We've been here in Alaska 20 years, all kinds of bear both blk & grizz; except most of the time the grizz stay up on our summits. People here shoot every bear they see as the pests they are, and dangerous ones too. We had a few local bear getting into the burn barrel, then our dogs chased a few off. So I set up a bait station a mile behind our place and my kids shot 8 bear the first year. After a couple spring seasons and 25 bear, I started to notice less bear around which was a good thing. Once you have bear on the porch getting into things, looking around, it's time to clean them out or you will come home one day to find a bear in the house that doesn't want to leave. They figure out pretty quick there's better food inside than out. I've personally seen grizz knock a heavy wooden door right off it's hinges in log cabins, with an old Indian inside.
I have a game cam, you wouldn't believe the picts I have from my bait station, how the bear interact with each other in the woods when nobody's watching.
I have from my bait station, how the bear interact with each other in the woods when nobody’s watching.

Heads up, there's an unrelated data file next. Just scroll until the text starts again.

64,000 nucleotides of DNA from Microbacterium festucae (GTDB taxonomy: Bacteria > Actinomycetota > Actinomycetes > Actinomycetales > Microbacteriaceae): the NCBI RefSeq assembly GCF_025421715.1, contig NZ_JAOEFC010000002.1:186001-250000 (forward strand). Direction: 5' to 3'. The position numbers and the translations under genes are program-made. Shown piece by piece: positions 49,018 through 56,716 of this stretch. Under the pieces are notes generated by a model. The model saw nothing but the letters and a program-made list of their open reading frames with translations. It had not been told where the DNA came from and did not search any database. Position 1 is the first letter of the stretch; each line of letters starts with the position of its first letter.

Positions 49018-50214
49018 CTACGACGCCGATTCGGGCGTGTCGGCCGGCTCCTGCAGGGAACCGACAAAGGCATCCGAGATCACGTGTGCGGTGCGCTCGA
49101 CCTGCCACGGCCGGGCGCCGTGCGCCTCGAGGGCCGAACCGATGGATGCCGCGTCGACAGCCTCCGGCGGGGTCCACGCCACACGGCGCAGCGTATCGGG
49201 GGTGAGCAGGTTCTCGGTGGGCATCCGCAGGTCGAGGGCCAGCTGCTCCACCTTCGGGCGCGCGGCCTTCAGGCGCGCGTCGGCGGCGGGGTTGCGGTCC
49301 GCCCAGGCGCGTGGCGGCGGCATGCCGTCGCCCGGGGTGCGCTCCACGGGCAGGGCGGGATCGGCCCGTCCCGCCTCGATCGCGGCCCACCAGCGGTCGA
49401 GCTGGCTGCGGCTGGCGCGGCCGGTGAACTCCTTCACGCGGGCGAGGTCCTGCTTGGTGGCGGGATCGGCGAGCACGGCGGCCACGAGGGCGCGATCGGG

Absolutely! The bears here are suffering greatly from mange and is an indication of overcrowding.
I live about an hours drive from where this man was killed. Bears have become an increasing problem here as well. Many 'nuisance' bears are relocated here and are acclimated to human contact. The Pennsylvania Game Commission has a three strikes policy before the bear will be put down. I wonder if the bear who got this guy was one of those? They have ear tags to identify the relocated bears.
In North Georgia we go deer hunting and more than once have come back to parked four wheelers and will find the foam seats totally destoyed by bears. Nothing else touched.
“They hate the seats! Stay away from the seats!”
With apologies to the movie “The Jerk.”